The World War II Multimedia Database

For the 72 Million

The Invasion of Norway, April 8 – June 10, 1940

The Phony War ended on the night of April 8, 1940 when British warships mined the fjords of Norway to prevent Swedish iron ore from reaching Germany. The Norwegian Ambassador to London protested, but within hours the Allies learned of a massive German thrust through Denmark that was already landing in Norway. Denmark surrendered the same day to save herself, losing only a few soldiers.

What seemed like an incredibly swift response to Britain’s Norwegian minelaying was actually the culmination of months of planning. German paratroops secured airfields for air transports, and the German Navy sortied to cover destroyers landing ski troops. A German landing in Oslo was driven off when the command heavy cruiser Blücher was sunk in the harbor, buying a short reprieve for the Norwegian government. But German merchant ships loaded with supplies and left in the fjords before the invasion sustained the rapidly moving land forces coming up from the south. The German paratroops were especially stunning to the Allies, who did not have anything like those formations at that time. Tough fighters, they would hold until relieved by the advancing ground forces.

British and French troops were hastily assembled and sent to Norway. Almost as soon as they landed they were forced to turn around or surrender, as the Germans swiftly moved through the country. Norwegian King Haakon VII left the country and set up a Government-in-exile in London, financed with Royal Norwegian gold. By the time of the invasion of France in May 1940, Norway had surrendered.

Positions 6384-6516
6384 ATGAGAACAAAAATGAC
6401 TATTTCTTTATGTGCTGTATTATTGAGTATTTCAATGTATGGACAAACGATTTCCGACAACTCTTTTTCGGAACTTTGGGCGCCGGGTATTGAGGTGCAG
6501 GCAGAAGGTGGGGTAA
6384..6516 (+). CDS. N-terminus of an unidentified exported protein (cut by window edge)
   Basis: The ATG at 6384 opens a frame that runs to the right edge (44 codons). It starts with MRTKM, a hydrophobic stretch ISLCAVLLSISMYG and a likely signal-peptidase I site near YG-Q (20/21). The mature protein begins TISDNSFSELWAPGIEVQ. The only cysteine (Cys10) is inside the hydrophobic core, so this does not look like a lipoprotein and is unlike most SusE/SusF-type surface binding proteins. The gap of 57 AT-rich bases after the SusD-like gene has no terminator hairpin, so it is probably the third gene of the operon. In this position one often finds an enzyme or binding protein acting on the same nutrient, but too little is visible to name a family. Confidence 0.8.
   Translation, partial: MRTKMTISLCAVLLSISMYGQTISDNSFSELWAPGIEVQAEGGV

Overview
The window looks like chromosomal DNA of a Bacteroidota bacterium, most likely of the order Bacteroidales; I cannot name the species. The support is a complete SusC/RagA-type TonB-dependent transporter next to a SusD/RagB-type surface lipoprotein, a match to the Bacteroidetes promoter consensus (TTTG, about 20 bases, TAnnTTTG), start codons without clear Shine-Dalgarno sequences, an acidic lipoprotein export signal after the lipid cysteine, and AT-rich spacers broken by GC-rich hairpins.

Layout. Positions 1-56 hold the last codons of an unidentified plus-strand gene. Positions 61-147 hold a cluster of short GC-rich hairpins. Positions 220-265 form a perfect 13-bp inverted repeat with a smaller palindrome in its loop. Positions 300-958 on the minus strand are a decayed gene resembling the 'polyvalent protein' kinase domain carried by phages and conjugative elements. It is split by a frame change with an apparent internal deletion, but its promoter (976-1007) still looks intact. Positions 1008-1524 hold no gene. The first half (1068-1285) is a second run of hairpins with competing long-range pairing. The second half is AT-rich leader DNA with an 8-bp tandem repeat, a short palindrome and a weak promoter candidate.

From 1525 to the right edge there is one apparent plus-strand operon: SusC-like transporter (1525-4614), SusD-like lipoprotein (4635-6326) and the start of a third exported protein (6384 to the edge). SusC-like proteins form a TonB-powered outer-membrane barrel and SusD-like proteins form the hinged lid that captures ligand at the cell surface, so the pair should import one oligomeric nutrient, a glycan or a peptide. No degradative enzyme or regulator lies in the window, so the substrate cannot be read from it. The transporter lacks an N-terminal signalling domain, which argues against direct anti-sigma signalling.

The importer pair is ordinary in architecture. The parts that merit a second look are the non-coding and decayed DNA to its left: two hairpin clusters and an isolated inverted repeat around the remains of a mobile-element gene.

The French and the British, both reeling from the defeat at Norway, pledged not make a separate peace with Germany. This agreement would have serious implications two months later after the Germans invaded France.

During the battle, the German Kriegsmarine lost half of their destroyers and several cruisers. Their surface fleet was no longer able to confront the British Royal Navy. In time, more German surface fleets would launch, and the ships damaged in Norway would be repaired. But these ships would not be ready in time to cover the invasion of Britain. Operation Seelöwe (Sea Lion) would not proceed — the needed escorts were on the bottom of Narvik Harbor.

Norway became an important, if recalcitrant, supplier of resources for Germany, and an operational base for U-boats throughout the war. Her surface units would hide in the fjords to escape Allied detection and bombing. The German heavy water research, a prerequisite for an atomic bomb, was based in Norway. Several Norwegian SS units formed up and fought on the Eastern Front.

Many Norwegian naval units escaped to Britain and served with distinction throughout the war. Norwegian resistance cells were difficult for the Germans to track in the snowy forests and the resistance enjoyed wide support that inhibited most Norwegians from collaborating. The resistance gave important intelligence to the Allies, especially about the Tirpitz, sister to the Bismarck and the most powerful German warship afloat.

The Allies’ efforts to force Hitler into thinking that an invasion of Norway was imminent kept large forces tied down in Norway, preventing them from assisting their country as the Red Army and the British and the Americans invaded Germany from the East and West.

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